I think so. Different people have different requirements from work.

I like to feel alive. I like to look forward to going into work. I like to work with the customers I like working with, and with colleagues I like working with.

Who wouldn’t build a company based on those parameters?

Q: What about Swindon - do people really know much about the town?

Swindon has been a great place to live, bring up children and build the business.

I have often asked myself if I would have had the courage to start the business just as we started having children if I’d lived in London with a huge mortgage.

I think the fact that you can get a decent house in Swindon at a fraction of the price anywhere along the M4 from Bristol to Hammersmith. It just gave me a bit more freedom to try something that I believed in.

I think IT was just too difficult for businesses to buy and that’s the reason I thought Appsbroker needed to exist.

Living in Swindon meant I didn’t have a crippling mortgage when I went to set the business up meant that I could freewheel for a bit longer and figured out how to run a business.

Q: What does Swindon need to do to attract more people like you into the tech area?

I think Swindon has a real opportunity to capitalise from the COVID-19 crisis. Every morning you see queues and queues of traffic leaving Swindon heading off to Reading and Bristol as I used to do.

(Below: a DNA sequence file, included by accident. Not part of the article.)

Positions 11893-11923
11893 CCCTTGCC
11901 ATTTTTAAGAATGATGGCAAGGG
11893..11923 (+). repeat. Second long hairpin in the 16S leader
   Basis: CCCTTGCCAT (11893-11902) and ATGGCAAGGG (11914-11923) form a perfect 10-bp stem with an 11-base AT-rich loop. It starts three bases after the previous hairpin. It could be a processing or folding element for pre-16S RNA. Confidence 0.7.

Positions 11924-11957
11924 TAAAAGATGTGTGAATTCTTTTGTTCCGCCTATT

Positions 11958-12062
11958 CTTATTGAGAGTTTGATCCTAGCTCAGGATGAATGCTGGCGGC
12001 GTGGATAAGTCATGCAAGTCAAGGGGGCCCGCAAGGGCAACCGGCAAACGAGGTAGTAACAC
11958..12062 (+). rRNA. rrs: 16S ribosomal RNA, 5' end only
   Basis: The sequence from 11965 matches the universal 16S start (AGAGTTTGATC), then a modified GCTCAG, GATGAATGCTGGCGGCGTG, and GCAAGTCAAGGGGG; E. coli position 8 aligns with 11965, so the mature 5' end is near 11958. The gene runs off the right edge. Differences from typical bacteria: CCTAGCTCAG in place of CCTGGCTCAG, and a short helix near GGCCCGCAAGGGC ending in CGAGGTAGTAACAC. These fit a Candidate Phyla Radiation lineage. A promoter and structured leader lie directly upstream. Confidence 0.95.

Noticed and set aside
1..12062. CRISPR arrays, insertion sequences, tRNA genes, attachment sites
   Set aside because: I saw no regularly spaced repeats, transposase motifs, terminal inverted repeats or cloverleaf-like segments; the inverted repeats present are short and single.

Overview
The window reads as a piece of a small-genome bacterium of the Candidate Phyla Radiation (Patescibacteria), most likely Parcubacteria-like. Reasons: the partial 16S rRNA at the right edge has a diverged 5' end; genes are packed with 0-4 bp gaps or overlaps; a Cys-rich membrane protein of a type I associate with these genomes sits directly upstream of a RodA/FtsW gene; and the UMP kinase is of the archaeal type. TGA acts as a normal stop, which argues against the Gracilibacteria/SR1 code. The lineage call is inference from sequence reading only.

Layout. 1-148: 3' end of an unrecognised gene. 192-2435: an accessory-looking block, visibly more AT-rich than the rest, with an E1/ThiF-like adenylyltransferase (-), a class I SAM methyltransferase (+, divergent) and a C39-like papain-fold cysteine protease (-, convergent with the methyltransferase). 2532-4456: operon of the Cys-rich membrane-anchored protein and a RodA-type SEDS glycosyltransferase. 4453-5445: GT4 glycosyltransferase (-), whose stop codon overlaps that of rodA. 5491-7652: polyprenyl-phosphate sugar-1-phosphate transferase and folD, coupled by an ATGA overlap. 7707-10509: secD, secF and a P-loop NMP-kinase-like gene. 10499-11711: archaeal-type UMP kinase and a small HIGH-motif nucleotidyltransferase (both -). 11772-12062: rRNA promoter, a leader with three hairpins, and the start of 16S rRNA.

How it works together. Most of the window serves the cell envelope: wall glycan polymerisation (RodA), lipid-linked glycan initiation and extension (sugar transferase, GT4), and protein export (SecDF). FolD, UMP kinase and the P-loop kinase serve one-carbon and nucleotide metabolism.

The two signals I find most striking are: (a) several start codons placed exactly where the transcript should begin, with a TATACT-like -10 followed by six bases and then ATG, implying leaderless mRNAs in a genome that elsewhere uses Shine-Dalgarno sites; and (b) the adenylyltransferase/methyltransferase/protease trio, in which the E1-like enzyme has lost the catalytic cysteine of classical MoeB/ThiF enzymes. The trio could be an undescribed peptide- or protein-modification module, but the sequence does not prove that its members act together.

You see the train platforms crowded with people off to their tech jobs in other towns.

It’s just always puzzled me why we couldn’t get the talent in Swindon going to all these other towns working in technology in Swindon?

That has been a great opportunity for Appsbroker. Life keeps changing for us all and actually the commute and the hassle and stress of the commute is not up there in anyone’s top five reasons for working outside Swindon. 

So, I think it would be really interesting to see the change in recruitment because people I know are working where they live and that must be good for the tech community.

Q: Is there enough support from the council and the LEP?

Swindon Borough Council isn’t a customer yet! I think there is always enthusiasm and interest but I think there are models to de-risk that entrepreneurial leap that other towns and cities do better.

You look at Cardiff Bay - they are saying relocate your business there and you can get 50% of your payroll paid for 18 months and Birmingham City Council are making similar offers. 

As an entrepreneur, most of us are running on our private finance. It doesn’t mean the idea is bad and can’t scale.

It is just your personal attitude to risk. I wouldn’t have been able to buy 10,000 sq feet office here in Old Town anywhere else on the M4 corridor.

Q: Would you expand anywhere else?

A: I don’t really know what expansion is. Our customers don’t expect us on site anymore.

What does the new world look like?

All of our productivity has increased massively. I almost see a massive risk in the productivity lost if you are suddenly going to introduce a few idle hours a day for commuting.

The business has got much more international very quickly.

I am not sure what it’s going to look like the other side of this if we don’t have to visit the customer, and the customer wouldn’t want us to visit.

So, everything will continue to be delivered remotely. I don’t want to put employees at risk by mandating they need to be in the office following government guidelines.

They need to do what they feel comfortable with, and actually the offices throughout this have generally been used as a safe space away from kids and nagging spouses for some folk!